I ran across this distinction teaching through Republic this fall, and I think it might be worth something to us evangelical Christians.
According to Plato, the kind of philosophical talk that goes on in government bodies is eristic, a conversation that assumes that the yes-or-no vote is the culmination of all valid talk. The possibilities of eristic are rather limited: either all interlocutors remain on the “sides” that they started on, or some or all move from one “side” to another. The “sides” themselves remain constant in an eristic.
In a dialectic, on the other hand, conversation progresses when one person asserts a position, another negates it, and someone asserts a novum, a new idea informed by the negation. Then someone might or might not try to negate the new assertion, and so on. While the eristic has only two outcomes, both predetermined, the dialectic can actually go new places.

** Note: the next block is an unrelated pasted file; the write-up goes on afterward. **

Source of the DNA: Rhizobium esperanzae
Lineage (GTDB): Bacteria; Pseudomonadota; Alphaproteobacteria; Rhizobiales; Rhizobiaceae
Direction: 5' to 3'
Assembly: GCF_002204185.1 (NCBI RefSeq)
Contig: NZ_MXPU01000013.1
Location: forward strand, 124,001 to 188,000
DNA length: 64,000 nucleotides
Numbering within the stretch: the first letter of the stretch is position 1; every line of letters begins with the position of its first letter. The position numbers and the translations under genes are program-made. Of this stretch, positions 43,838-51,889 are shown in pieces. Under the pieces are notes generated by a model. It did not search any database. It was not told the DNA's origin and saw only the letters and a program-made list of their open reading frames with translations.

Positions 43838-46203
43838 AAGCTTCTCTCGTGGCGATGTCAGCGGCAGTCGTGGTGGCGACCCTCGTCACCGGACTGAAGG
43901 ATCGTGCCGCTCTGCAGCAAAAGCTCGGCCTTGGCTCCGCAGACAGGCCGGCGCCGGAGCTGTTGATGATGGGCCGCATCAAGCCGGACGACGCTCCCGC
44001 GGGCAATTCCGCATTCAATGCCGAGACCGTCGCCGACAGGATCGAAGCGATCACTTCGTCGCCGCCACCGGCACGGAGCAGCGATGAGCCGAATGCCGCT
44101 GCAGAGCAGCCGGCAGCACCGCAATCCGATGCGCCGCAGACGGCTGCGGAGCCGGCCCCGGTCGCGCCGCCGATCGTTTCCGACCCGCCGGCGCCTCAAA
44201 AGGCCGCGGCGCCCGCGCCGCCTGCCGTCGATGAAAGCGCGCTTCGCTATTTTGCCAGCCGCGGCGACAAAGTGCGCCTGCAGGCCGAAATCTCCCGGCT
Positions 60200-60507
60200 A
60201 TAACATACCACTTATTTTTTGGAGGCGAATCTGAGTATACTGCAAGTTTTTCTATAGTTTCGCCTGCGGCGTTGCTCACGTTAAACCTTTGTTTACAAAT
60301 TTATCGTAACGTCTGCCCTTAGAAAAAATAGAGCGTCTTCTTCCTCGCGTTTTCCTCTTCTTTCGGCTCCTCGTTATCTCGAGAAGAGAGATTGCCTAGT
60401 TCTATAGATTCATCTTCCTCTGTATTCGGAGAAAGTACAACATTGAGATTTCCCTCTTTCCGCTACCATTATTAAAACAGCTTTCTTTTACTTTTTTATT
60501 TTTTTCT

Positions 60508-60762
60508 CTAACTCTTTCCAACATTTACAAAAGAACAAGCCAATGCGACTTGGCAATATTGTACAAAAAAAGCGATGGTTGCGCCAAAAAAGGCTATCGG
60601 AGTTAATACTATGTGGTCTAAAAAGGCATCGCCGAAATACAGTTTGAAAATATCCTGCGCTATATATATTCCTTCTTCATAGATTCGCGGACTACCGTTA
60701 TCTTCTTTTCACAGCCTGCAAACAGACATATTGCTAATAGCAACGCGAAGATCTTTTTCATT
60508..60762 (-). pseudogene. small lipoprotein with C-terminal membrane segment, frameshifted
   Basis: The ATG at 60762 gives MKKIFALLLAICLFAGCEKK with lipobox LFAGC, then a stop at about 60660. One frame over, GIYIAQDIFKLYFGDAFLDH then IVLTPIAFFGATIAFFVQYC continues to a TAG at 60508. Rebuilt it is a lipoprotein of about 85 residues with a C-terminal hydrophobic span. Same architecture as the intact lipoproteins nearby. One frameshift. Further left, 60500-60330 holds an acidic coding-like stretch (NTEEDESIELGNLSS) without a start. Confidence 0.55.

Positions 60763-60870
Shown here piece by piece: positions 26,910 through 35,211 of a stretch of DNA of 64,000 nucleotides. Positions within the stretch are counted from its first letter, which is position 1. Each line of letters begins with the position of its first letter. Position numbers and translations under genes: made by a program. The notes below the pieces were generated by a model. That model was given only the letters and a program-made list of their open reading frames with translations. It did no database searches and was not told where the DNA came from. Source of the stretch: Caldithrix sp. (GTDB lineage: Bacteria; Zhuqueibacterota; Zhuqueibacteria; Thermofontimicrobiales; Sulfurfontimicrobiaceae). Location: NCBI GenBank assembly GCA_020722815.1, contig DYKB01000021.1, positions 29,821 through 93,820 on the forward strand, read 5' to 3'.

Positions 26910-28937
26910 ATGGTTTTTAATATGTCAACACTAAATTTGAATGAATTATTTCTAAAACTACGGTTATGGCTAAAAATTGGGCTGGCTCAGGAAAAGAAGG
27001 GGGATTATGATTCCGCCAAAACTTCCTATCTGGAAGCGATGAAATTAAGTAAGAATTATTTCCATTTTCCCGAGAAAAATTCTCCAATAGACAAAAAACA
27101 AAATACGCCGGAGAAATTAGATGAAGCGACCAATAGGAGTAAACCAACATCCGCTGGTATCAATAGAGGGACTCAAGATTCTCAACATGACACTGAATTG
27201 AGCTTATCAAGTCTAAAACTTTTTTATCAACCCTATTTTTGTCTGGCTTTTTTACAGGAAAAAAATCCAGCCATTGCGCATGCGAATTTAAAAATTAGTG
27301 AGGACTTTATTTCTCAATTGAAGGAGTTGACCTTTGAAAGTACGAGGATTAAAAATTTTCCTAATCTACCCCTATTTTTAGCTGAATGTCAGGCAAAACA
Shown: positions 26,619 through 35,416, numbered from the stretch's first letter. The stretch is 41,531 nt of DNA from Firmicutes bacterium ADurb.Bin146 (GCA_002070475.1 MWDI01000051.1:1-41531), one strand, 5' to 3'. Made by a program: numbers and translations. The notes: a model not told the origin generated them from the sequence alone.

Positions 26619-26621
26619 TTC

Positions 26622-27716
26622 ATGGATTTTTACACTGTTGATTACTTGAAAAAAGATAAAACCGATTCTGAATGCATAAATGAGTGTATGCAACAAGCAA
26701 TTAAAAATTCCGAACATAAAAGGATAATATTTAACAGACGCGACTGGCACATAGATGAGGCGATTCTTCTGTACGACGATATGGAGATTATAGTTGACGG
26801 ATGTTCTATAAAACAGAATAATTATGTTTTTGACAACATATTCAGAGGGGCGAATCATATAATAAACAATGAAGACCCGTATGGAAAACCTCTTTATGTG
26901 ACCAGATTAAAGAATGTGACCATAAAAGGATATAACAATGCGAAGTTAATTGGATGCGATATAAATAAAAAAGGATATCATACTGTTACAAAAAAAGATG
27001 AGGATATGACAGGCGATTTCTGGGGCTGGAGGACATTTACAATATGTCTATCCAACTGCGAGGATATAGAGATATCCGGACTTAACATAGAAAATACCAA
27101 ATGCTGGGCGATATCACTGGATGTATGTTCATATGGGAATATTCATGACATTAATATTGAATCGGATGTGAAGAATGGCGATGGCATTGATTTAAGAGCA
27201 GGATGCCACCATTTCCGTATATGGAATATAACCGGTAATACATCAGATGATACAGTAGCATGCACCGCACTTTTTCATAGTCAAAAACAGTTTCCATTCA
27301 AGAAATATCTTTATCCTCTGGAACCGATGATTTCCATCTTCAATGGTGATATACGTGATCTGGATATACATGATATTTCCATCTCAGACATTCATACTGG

This is not to say that eristic might not have its place sometimes, but I do wonder whether the common modern phenomenon, the disengagement from a conversation with an exhausted “We can talk about this all day, but neither is going to change the other person’s mind,” is the product of our modern forgetting how to do dialectic.